While long touted for it's health benefits as well as it's ability to enhance any dinner party, red wine has been studied again, specifically the compound resveratrol produced in the grapes used to make the wine. Researchers at The Scripps Research Institute (TSRI) have recently published a study that sheds new light on how the resveratrol actually works.
Resveratrol is a substance produced in grapes, cacao beans, Japanese knotweed and some other plants in response to stressors including infection, drought and ultraviolet radiation. It has attracted widespread scientific and popular attention over the past decade, as scientists have reported that it extended the lifespan of obese mice and even prevented the onset of diabetes in these mice.
More recently though, researchers in this field have disagreed about the signaling pathways resveratrol activates to promote health. In some experiments, unrealistically high doses were used and some believed the dose amounts and not the resveratrol were affecting the results.
"This stress response represents a layer of biology that has been largely overlooked, and resveratrol turns out to activate it at much lower concentrations than those used in prior studies," said senior investigator Paul Schimmel, professor and member of the Skaggs Institute for Chemical Biology at TSRI.
"With these findings we have a new, fundamental mechanism for the known beneficial effects of resveratrol," said lead author Mathew Sajish, a senior research associate in the Schimmel laboratory.
Schimmel and his colleagues are somewhat new to the research focus on resveratrol. Their laboratory is better known for its work on tRNA synthetases. These enzymes translate genetic material into amino acid building blocks that make proteins. Schimmel and others have shown in research since the 1990s that the tRNA synthetases have developed other functions in mammals.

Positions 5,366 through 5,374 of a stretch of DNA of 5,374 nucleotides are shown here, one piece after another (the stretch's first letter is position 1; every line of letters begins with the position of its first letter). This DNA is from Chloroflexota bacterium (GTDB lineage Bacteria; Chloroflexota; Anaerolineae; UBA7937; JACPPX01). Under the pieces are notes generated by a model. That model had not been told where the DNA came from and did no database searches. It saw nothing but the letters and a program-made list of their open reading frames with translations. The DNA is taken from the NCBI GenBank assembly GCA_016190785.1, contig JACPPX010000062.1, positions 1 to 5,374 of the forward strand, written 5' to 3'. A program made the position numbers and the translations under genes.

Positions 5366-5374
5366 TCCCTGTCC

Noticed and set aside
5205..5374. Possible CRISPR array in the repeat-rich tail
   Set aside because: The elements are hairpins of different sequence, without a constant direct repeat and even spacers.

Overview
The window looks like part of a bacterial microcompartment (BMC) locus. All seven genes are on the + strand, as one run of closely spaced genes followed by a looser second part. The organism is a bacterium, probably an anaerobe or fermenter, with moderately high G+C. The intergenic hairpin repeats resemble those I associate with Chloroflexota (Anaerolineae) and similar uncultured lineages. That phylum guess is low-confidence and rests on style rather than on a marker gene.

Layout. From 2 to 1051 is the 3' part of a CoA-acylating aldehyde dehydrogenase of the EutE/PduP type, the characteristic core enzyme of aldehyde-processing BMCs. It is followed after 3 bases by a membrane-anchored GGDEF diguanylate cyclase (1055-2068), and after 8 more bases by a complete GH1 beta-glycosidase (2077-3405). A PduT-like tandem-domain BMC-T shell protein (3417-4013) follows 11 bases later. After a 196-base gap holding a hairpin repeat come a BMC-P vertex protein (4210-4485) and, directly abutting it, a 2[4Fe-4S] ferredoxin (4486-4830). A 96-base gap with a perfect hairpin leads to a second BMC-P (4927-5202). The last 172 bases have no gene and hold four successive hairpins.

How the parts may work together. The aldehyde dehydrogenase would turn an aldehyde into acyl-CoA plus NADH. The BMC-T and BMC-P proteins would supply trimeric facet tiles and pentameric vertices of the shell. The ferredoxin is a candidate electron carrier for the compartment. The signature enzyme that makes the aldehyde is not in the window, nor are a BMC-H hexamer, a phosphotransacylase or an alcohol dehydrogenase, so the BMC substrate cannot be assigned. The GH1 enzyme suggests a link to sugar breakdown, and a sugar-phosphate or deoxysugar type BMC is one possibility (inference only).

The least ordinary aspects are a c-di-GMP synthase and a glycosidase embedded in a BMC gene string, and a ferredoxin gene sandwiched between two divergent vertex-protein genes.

Xiang-Lei Yang, a TSRI professor in the Departments of Chemical Physiology and Cell and Molecular Biology and former member of Schimmel's laboratory, began to find hints that a tRNA synthetase called TyrRS, can move to the cell nucleus under stressful conditions-apparently taking on a protective, stress-response role. Sajish noted that resveratrol appeared to have broadly similar stress-response properties and also resembled TyrRS's normal binding partner tyrosine. "I began to see TyrRS as a potential target of resveratrol," he said.
For the new study, Sajish and Schimmel put TyrRS and resveratrol together. Their results showed that the resveratrol steered TyrRS to the cell nucleus. Tracking the resveratrol-bound TyrRS in the nucleus, the researchers determined that it grabs and activates the protein, PARP-1, a major stress response and DNA-repair factor thought to have a significance influence on lifespan. In mice injected with resveratrol, TyrRS's activation of PARP-1 led, in turn, to the activation of a host of protective genes including the tumor-suppressor gene p53 and the longevity genes FOXO3A and SIRT6.
The team's experiments showed, however, that the TyrRS-PARP-1 pathway could be measurably activated with much less resveratrol, as much as 1,000 times less than used in previous studies. "Based on these results, it is conceivable that moderate consumption of a couple glasses of red wine (rich in resveratrol) would give a person enough resveratrol to evoke a protective effect via this pathway," Sajish said
"We think this is just the tip of the iceberg," said Schimmel. "We think there are a lot more amino-acid mimics out there that can have beneficial effects like this in people. And we're working on that now." Schimmel's team is searching for molecules that can activate the TyrRS stress response pathway even more potently than resveratrol does.
In the mean time, raise a glass of cabernet to the science of the grape.